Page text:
Life Changes: How to Create New Habits
B.J. Fogg, PhD, a social scientist and behavior researcher at Stanford University, helps people kickstart positive changes in behavior with his project Tiny Habits.
Sure, we all want to change. We want to read more poetry, do more sit-ups and eat less fried calamari dipped in so-called dipping sauce, which is really just straight mayo with squirt of lemon. We want to take up the cello and accomplish one kind act per day. And yet, when we make these decisions — enthusiastically in the middle of night, scribbled down as an absolute-to-do list in the margins of an old magazine (where are the Post-its when you need one?) — we tend to wake up the next morning and not follow through… or follow through for one day or two, then quit.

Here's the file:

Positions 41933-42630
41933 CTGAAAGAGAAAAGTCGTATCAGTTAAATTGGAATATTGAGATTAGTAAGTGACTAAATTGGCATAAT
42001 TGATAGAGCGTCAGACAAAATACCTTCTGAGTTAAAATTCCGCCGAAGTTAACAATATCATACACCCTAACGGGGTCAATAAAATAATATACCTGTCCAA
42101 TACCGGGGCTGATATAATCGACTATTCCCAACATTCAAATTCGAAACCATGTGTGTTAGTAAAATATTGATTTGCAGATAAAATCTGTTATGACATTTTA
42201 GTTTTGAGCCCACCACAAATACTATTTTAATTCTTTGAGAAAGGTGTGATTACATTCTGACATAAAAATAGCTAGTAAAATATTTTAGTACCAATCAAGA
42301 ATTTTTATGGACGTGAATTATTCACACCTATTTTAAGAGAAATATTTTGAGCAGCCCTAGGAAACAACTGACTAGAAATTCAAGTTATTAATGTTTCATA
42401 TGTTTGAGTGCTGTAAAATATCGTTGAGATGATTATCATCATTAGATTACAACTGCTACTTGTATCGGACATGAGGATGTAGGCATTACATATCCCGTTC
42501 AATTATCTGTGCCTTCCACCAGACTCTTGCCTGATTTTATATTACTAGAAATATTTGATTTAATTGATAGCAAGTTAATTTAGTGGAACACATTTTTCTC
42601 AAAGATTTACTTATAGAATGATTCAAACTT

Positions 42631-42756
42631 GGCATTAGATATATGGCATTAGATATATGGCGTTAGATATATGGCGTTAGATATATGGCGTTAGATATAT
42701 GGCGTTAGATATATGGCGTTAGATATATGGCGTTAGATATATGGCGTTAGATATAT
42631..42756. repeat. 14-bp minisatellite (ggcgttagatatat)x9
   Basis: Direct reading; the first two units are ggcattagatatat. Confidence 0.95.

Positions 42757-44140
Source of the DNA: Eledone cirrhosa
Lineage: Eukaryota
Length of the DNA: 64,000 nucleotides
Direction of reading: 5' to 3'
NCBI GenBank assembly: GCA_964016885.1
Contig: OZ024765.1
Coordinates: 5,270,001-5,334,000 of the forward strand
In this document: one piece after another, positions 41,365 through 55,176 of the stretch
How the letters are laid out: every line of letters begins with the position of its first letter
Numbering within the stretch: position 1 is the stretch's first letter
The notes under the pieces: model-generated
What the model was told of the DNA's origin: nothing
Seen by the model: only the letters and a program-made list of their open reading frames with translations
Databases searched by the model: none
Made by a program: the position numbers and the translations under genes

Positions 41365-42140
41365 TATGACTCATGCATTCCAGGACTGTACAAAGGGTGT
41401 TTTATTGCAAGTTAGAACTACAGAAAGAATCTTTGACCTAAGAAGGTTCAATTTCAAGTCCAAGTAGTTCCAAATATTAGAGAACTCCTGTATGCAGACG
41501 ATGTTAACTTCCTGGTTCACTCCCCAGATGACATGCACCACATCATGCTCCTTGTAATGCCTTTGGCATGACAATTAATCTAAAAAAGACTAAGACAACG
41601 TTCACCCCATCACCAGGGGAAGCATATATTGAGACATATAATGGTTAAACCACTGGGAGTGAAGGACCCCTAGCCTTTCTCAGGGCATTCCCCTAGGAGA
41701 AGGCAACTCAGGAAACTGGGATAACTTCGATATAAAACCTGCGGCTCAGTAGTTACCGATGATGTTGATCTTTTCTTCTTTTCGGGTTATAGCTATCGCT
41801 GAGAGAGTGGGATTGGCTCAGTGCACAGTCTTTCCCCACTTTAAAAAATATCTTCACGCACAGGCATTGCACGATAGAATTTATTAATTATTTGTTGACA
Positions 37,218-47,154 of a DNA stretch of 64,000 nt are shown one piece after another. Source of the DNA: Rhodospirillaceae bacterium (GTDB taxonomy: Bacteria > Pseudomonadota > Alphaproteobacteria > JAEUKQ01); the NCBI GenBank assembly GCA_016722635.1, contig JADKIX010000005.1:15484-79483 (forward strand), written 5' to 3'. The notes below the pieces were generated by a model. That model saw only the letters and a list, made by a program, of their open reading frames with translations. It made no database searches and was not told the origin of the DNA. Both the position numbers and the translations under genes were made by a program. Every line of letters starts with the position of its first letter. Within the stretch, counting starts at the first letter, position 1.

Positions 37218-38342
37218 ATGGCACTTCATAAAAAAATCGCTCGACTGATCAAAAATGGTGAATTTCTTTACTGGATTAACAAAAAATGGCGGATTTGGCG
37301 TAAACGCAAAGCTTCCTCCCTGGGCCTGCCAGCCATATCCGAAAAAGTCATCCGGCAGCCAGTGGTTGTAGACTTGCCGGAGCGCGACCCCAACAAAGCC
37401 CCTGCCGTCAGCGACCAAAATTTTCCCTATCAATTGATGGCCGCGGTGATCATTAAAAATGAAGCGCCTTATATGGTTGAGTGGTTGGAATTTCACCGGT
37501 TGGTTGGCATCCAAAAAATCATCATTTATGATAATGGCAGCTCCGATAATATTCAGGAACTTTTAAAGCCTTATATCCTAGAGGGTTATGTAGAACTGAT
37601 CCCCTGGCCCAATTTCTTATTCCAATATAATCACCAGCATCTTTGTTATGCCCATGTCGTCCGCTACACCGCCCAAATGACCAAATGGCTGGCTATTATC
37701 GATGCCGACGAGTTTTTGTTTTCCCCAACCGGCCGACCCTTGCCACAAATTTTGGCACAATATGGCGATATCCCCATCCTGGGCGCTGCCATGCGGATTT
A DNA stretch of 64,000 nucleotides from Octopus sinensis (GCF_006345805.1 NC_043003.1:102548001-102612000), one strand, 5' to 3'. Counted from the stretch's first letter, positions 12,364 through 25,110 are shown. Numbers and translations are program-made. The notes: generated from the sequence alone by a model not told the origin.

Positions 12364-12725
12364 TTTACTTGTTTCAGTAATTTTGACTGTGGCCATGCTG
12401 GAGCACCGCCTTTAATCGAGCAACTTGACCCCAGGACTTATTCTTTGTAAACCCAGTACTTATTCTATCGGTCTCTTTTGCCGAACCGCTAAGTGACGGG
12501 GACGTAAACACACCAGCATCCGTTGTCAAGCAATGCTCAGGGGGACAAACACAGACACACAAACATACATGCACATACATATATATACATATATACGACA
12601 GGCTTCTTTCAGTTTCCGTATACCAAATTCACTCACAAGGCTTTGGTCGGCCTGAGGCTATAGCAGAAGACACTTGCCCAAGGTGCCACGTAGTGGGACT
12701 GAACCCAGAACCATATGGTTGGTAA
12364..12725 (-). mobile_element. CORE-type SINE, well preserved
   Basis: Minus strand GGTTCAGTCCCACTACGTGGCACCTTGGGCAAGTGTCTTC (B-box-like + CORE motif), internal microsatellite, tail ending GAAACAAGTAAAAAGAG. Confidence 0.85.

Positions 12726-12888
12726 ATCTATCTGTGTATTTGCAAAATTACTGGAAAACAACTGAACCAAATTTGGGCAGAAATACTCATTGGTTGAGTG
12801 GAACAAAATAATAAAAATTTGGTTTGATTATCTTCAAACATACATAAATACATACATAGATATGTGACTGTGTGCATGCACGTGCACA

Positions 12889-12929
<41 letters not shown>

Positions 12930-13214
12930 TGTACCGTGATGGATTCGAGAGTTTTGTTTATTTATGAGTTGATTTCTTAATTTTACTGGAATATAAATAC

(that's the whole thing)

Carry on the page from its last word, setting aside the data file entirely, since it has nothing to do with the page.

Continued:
Enter B.J. Fogg, PhD, a social scientist and behavior researcher at Stanford University who has helped such innovators as the founder of Instagram understand why and howpeople respond to invitations to participate on the Internet — such as why and howpeople want to share pictures. These days, Fogg has taken his skills to the virtual streets in a lesser-known personal project called Tiny Habits. People following his online program execute three teeny-tiny tasks each day for five days. The idea? They learn the process of habit creation; and once they know to create habits, they can leverage those habits into bigger positive changes in behavior.
Just over 3,000 people — known collectively by Fogg as the Habiteers — have tried the program since its kickoff in December 2011, including myself. Here’s what we learned about how to actualize some pretty respectable self-transformation with the least possible amount of effort.